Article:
Pelvic Ultrasound

A pelvic ultrasound (or sonogram) is an exam that uses high-frequency sound waves to produce a picture of the inside of your pelvis or lower abdomen.

No radiation or X-rays are necessary. A pelvic ultrasound is performed to look for causes of pelvic discomfort, which may be related to problems with your ovaries, uterus or other structures in the pelvis. The exam may detect abnormalities of these organs including enlargements, cysts or tumors.

Before Your Ultrasound

  • Drink 32 ounces of water 1 hour before your examination.
  • Do not empty your bladder before the ultrasound exam.
  • You may eat normally.

During Your Ultrasound

  • A registered sonographer will move a hand-held device called a transducer over your skin.
  • Pictures of your pelvic organs will appear on a video screen and several images and measurements will be recorded.
  • You may be asked to move into different positions on the exam table.
  • Occasionally, you may need to have additional pictures taken from the inside of your vagina. By inserting a transducer, shaped like and slightly smaller than a tampon, into your vagina, additional pictures are obtained.
  • Your pelvic ultrasound will take approximately 30-45 minutes.

After Your Ultrasound

  • You may empty your bladder and resume your normal activities.

Providing safe, quality patient care is our highest priority. To help ensure quality and safety, we ask that you do not bring young children with you to your appointments, as children are not allowed to accompany you during Imaging procedures. Staff is unable to monitor your child in your absence.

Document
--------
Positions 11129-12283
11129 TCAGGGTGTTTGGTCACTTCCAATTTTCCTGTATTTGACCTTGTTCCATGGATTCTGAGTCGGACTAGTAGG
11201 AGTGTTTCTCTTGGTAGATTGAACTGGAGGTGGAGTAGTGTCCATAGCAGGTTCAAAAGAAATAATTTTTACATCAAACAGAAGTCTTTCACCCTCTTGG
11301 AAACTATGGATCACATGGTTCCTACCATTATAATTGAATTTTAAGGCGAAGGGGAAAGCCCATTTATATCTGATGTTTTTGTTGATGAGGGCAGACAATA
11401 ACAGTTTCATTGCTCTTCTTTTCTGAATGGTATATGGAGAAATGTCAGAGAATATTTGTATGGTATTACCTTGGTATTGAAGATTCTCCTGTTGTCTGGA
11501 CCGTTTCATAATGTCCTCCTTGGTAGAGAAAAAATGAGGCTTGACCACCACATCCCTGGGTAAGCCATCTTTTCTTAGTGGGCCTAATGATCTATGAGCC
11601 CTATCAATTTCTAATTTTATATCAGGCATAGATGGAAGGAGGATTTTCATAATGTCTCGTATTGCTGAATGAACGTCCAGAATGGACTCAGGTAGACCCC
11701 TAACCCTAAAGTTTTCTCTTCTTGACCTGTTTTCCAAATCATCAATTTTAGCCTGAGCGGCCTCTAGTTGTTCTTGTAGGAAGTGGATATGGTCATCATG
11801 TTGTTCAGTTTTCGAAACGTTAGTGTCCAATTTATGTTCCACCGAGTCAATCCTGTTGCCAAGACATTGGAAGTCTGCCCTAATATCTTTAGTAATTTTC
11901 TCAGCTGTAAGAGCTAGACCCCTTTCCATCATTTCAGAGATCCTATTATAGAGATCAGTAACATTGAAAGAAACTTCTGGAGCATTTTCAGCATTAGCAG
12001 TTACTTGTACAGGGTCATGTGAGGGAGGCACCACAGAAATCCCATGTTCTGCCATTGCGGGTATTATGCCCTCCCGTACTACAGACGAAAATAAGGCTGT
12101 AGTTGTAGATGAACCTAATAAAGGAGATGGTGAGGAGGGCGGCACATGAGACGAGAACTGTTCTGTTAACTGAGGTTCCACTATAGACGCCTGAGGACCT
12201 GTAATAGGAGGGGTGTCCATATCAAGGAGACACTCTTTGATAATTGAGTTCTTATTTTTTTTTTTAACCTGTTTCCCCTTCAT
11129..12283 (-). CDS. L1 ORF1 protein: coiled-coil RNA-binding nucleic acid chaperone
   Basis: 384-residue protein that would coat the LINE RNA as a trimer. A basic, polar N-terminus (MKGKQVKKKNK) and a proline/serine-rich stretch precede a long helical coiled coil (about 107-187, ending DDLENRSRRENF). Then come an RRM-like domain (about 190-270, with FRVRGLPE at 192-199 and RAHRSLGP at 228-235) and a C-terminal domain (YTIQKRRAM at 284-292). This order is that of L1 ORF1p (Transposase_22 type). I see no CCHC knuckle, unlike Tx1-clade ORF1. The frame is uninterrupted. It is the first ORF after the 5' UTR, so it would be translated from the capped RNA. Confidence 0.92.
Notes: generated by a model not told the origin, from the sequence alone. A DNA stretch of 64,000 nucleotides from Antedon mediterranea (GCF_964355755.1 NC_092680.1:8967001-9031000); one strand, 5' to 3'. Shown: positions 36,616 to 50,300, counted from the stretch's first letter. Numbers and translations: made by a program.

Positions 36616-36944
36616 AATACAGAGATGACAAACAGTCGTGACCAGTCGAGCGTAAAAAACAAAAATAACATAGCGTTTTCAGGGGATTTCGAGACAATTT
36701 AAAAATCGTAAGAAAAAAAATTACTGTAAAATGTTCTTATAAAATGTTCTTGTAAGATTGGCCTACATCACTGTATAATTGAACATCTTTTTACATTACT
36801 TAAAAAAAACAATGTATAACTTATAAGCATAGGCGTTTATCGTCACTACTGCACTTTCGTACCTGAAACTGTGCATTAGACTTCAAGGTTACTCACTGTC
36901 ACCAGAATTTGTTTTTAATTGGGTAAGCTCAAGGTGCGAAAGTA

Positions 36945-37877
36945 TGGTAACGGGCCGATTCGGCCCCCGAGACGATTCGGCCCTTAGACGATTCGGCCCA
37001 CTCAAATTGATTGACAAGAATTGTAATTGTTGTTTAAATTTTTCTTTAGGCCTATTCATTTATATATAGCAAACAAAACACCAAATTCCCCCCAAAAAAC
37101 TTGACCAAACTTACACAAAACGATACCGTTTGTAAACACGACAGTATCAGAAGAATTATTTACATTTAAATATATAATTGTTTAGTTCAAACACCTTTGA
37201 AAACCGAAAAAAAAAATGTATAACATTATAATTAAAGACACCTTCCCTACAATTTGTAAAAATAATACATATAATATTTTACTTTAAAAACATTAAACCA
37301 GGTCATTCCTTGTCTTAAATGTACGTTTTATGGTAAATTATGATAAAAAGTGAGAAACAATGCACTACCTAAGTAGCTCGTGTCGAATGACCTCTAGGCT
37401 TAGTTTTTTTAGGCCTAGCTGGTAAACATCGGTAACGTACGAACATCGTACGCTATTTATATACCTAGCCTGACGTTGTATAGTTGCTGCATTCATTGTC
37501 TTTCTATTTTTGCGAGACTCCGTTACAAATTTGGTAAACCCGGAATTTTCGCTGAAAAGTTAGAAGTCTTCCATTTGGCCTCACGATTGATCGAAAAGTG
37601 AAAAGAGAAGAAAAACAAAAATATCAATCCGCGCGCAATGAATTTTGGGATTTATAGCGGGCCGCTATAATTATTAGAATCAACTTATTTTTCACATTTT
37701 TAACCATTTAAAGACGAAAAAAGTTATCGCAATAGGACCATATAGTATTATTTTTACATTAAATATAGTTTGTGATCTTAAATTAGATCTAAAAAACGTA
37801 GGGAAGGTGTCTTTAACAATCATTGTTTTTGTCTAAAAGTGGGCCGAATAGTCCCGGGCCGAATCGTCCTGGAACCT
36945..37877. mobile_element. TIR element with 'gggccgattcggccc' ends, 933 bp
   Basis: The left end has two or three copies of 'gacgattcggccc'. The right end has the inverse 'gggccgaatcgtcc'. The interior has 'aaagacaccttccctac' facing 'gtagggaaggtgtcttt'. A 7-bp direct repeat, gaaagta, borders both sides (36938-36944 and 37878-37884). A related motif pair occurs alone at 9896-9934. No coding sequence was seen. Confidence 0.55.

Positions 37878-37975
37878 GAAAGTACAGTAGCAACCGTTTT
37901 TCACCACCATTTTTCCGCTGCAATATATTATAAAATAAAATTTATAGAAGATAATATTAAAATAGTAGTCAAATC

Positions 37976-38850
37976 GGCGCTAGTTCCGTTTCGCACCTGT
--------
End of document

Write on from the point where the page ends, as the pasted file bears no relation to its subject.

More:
If you have any questions or concerns, please contact your provider.

Back to Imaging Patient Instructions

Dear Friends and Neighbors,

CentraCare care givers have been working around the clock for more than 20 months to care for you, your families and friends during COVID. We are committed to caring for every Minnesotan who needs us, and nothing will prevent us from doing so – even during these never-seen-before times.

The challenge of providing this level of care is that our hospital beds are often full. ERs in all of our hospitals are packed. And our clinical teams are exhausted. Early in the pandemic, our community stepped up in amazing ways to help us. We ask that you again join us in fighting this pandemic together.

How can you help?

  • Please get your COVID vaccines and booster shots. They are proven safe and effective in reducing COVID illness, keeping people out of the hospital, and preventing death.
  • If your situation is not an emergency, please use other care options, including:
  • If this is a medical emergency, call 9-1-1, or visit the ER.

Together, we can do this. Thank you for your support.

Ken Holmen, MD
President and CEO